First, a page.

At every point in our lives, we are constantly reminded just how important it is to stay hydrated. Doctors recommend that we have at least 8 glasses of water a day, and there is no wonder why. Water is an essential part of our diet, and it ensures that all of our organs are functioning correctly. This includes the most important organ- the brain.
Hydration is essential for maintaining the body and making sure that we are capable of completing general tasks, for example, water helps with lubrication of joints, disposal of bodily waste, and regulating temperature.
Water is especially important for someone who does regular activity, as when you do activities, you burn through calories and water resources you have. Because you are supported by water, it is a common misconception that scuba diving isn’t an extremely demanding sport. Because of this and because of the environment that scuba diving occurs, people tend to forget just how important hydration is as a part of the sport. A lot of people focus on the calories burned while scuba diving as opposed to the other resources that the body uses.
In fact, the water content that we have in our bodies can be lost in a vast number of ways when we are scuba diving.
Ways in which we lose water when diving
When you scuba dive, it is likely that you will be diving in saltwater. This means that your skin will have direct contact with salt when you are completing the sport. Unless you rinse your body thoroughly in fresh water, then that salt will stay on the surface of your skin. Salt is hygroscopic, which means that it will retract water from skin tissue and allow it to evaporate if it can.
With every sport that you do, if you are fully immersing yourself, you can experience sweating. This is especially the case for scuba diving, after all, you are covered up by a wetsuit which allows very little room for your skin to breathe- it would be comparable to running on a treadmill covered in plastic wrap. As you sweat, you use valuable water resources in your body.
You may not know this, but you actually lose a small percentage of water vapor when you breathe. When you scuba dive, the amount that you respire increases drastically due to the way in which you are taking in oxygen, which means you will lose substantially more of your body’s water content.
Scuba diving isn’t exactly an activity that you choose to do in the middle of winter. You are much more likely to take part in the sport during the hotter months, which means much more exposure to the sun. As we are exposed to the sun, we naturally sweat much more, and as a result of this, we lose a vast amount of stored water. Not only this, but scuba divers that spend a lot of time in the water during the more sunny months are also much more likely to get a sunburn. When we get a sunburn, the fluids in our body naturally rushes to the damaged bit of skin. Because you are already in the sun, the liquids that do rush to your skin will also be evaporated.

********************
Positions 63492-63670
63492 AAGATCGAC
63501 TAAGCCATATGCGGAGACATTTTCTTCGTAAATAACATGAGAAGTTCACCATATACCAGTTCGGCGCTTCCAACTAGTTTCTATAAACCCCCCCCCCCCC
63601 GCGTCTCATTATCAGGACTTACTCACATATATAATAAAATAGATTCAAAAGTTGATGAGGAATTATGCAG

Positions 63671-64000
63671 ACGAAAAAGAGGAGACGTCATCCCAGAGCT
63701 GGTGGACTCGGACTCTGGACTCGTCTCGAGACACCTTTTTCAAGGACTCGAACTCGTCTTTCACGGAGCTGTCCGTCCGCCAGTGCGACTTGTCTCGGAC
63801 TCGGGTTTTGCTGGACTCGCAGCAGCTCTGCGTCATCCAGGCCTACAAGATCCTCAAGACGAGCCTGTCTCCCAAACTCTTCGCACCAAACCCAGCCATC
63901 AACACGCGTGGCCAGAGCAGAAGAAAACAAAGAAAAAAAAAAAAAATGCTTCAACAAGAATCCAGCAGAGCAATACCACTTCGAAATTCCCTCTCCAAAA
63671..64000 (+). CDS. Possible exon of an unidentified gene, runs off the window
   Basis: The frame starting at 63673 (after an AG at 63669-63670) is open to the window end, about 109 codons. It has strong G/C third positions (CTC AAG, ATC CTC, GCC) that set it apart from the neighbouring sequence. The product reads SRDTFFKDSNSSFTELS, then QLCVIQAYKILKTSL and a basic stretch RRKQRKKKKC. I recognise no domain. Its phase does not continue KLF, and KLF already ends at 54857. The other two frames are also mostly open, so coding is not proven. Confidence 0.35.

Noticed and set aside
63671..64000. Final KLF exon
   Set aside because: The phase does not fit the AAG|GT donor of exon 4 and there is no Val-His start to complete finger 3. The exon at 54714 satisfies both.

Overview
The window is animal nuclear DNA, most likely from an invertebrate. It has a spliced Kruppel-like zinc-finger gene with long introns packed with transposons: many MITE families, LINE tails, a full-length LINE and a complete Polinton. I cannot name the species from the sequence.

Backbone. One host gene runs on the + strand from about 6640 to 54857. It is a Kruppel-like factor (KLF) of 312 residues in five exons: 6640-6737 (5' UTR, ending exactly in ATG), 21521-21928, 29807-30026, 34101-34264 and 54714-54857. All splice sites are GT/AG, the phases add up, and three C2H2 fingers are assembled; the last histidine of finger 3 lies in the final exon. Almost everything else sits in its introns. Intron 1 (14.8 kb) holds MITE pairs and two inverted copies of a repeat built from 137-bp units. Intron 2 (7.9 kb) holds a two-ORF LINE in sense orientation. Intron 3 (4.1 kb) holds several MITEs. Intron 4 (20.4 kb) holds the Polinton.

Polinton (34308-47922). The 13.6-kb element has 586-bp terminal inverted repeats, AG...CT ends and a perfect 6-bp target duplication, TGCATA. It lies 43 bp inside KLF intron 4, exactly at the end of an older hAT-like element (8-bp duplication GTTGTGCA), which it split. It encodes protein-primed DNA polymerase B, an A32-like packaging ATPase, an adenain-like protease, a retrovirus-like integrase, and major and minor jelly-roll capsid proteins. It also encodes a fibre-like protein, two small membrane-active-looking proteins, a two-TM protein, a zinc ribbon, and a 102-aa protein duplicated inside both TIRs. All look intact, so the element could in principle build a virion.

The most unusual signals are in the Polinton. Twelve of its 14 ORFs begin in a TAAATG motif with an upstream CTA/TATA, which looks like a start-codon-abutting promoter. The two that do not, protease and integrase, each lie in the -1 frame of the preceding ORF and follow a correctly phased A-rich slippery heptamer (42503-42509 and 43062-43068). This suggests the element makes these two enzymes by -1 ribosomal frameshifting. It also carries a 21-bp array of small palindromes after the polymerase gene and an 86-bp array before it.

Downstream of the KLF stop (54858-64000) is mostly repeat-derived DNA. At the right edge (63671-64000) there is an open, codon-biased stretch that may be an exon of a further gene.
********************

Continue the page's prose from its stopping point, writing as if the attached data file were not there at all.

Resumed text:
Why is dehydration so bad for divers?
Weakness and exhaustion
No matter what fun advertisements of scuba diving may lead you to believe, scuba diving is actually an extremely exhausting sport. You will learn this in the length of time it requires to learn scuba. It can be really demanding and tiring for the body. A symptom of dehydration is also weakness and exhaustion, mixed with the common exhaustion that you will find yourself feeling when scuba diving can be a recipe for disaster. Dehydration can pop up almost out of nowhere, which is not what you want when you are several meters underwater. It is extremely difficult to swim underwater when you are feeling your best, so imagine just how hard it is when you are exhausted.
Compromised motor abilities
As previously discussed, hydration is essential to making sure that your joints are all in working order. If you are extremely dehydrated, you may find it especially difficult to move when swimming. When you are diving, you only have a finite amount of oxygen, and so you don’t exactly have the time to float around waiting for your body to get moving again. Even if you did have the time, your motor skills wouldn’t improve without access to water, which you won’t get if you are in the sea.
Reduction to awareness
At some point or another, I’m sure that you have had an experience where you have been dehydrated and felt delirious and confused. This is easily fixable if you are above the surface and can quickly locate water. However, when you are scuba diving, this can become a big issue. When you are scuba diving, you need to be aware of your surroundings. This is because there are a number of issues that can easily occur when you aren’t aware of your surroundings. You could easily damage your equipment or even hurt yourself. Though it is not likely, you can potentially even open yourself up to attacks from predators such as sharks.
How to ensure that you are properly hydrated
Now that you know just how important staying hydrated is, you may wonder just how you can ensure that you are hydrated when you are under the water.
Truthfully, you are going to have to achieve the majority of your hydration when you are above the water’s surface. If you know that you have scuba diving planned for the day, you should wake up and make hydration your first priority. Make sure that you are drinking plenty of water before you even enter the water, this means you won’t have to resurface to hydrate constantly.